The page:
There is no “massive loophole” in pensions

An article appeared the The Irish Times about a “massive loophole” in pensions. This took me by surprise. Was there something that I had missed? I’ve been working in pensions for 25 years and I like to think that I stay up to date on changes in legislation. Have I been giving my clients the wrong advice for the last few years?

It turns out that it was Pearse Doherty spouting on about pensions to attract attention and it turned out to be nothing. We will have a look at what they were giving out about and put a bit of context around the issues.

Removal of BIK on PRSAs

Pre 2023, the maximum tax relievable contribution limits to PRSAs were the same as those of personal pension plans. An employer can also make contributions to a PRSA, if the total combined contribution was over the prescribed limits, the employer contribution was subject to BIK. For example, someone in their 40’s can contribute up to 25% of their earnings to a pension and claim tax relief. If their employer contributed 5% to their PRSA, the person can only contribute 20% personally. If they contributed 25% personally, the employer contribution is subject to BIK.

This BIK rule does not apply to occupational pension schemes. The member could always contribute the Revenue maximum limits in addition to the employer contribution. With group PRSAs becoming more popular due to increased compliance and trustee obligations under occupational pension schemes, it was seen as time to right this anomaly and allow people to maximise their pension contributions without being penalised.

This change is just levelling the playing field between occupational pension schemes and group PRSAs.

€2 million tax free

The maximum you can have in your pension is €2 million. Yes, this is a large amount of money and most people will not reach this threshold. Ironically, Pearse Doherty will be one of those lucky few to reach that target!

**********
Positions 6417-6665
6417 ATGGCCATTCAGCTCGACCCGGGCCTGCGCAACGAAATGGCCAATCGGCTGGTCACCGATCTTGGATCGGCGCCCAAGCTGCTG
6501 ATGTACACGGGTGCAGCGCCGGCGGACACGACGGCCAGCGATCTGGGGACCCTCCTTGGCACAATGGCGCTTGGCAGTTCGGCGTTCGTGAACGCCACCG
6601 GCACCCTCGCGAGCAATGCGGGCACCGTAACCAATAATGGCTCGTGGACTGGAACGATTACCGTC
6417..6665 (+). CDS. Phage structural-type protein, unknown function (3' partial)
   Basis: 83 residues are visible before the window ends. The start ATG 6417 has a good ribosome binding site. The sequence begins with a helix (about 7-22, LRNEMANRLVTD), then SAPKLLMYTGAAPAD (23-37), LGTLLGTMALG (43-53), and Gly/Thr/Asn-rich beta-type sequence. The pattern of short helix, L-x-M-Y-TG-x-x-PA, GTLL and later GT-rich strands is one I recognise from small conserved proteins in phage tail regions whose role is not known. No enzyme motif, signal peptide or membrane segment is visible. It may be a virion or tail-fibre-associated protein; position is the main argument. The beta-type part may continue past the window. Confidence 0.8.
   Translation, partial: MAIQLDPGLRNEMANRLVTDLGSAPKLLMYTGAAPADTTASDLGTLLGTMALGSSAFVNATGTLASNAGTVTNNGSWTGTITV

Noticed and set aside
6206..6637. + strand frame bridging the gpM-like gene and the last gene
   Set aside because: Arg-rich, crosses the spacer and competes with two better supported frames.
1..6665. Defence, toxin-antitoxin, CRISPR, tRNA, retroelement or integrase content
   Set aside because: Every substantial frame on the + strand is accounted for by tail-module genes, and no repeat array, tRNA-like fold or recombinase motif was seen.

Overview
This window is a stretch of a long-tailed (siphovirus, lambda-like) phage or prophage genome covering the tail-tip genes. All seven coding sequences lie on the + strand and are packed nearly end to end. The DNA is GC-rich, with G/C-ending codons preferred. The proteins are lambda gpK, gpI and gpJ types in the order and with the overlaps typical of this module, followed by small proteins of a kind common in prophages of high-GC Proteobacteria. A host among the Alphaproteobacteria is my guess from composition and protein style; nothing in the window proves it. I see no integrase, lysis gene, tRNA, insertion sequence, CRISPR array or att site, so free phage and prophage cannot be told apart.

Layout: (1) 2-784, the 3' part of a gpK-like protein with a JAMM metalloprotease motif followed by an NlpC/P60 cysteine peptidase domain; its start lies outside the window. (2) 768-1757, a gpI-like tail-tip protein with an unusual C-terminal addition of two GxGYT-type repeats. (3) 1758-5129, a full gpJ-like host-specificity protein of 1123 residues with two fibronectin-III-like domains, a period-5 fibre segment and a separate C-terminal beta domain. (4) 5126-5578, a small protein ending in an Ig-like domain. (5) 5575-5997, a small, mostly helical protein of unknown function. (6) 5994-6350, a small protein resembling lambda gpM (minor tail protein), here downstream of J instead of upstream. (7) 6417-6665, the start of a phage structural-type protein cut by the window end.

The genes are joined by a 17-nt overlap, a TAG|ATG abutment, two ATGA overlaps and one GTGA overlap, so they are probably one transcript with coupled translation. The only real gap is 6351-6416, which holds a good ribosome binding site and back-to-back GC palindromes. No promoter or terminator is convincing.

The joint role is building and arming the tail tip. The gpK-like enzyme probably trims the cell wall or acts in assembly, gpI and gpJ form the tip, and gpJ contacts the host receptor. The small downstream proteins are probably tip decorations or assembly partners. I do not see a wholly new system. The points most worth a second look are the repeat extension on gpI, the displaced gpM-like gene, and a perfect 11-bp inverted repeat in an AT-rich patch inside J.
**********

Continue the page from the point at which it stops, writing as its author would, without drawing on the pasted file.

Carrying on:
Under occupational pension schemes, the maximum pension you can have is 2/3 final salary. A company can put as much into a members pension to achieve this pension. There is a formula used based on years service, salary, current age, retirement age and current benefits to come up with the amount that they can contribute to a pension plan each year. They can then claim tax relief on the amount paid in. If they go over this amount and contribute more, the tax relief is carried forward and claim in future years (up to a maximum of five years).

The annual funding limits were removed in January 2023 for PRSAs. The long complicated formula was gone and it is a significant change. If you were on a salary of €50,000, you could now have a pension pot of €2 million. And with there being no annual funding limits, a company can claim tax relief for the contribution in the year that is was paid and would not have to carry it forward.

The €2 million personal threshold has remained in place (which may actually be changed in this years Budget). Anyone that goes over that is subject to taxation of 40% on the excess, the same as always.

Sharp practices

The Revenue were aware of the changes in funding rules before it was announced at the Minister’s Budget speech in 2022, so it was not a surprise to them. They are also aware of any sharp practices that may occur. You can forget about hiring your 18 year old child for the summer job and putting €1 million into a PRSA for them before they start college. Or hiring your spouse or child for a day, paying them €1 and putting €2 million into their PRSA.


The article in The Irish Times is a nothing burger. It must have been written on a slow news day.


Steven Barrett

27 May 2024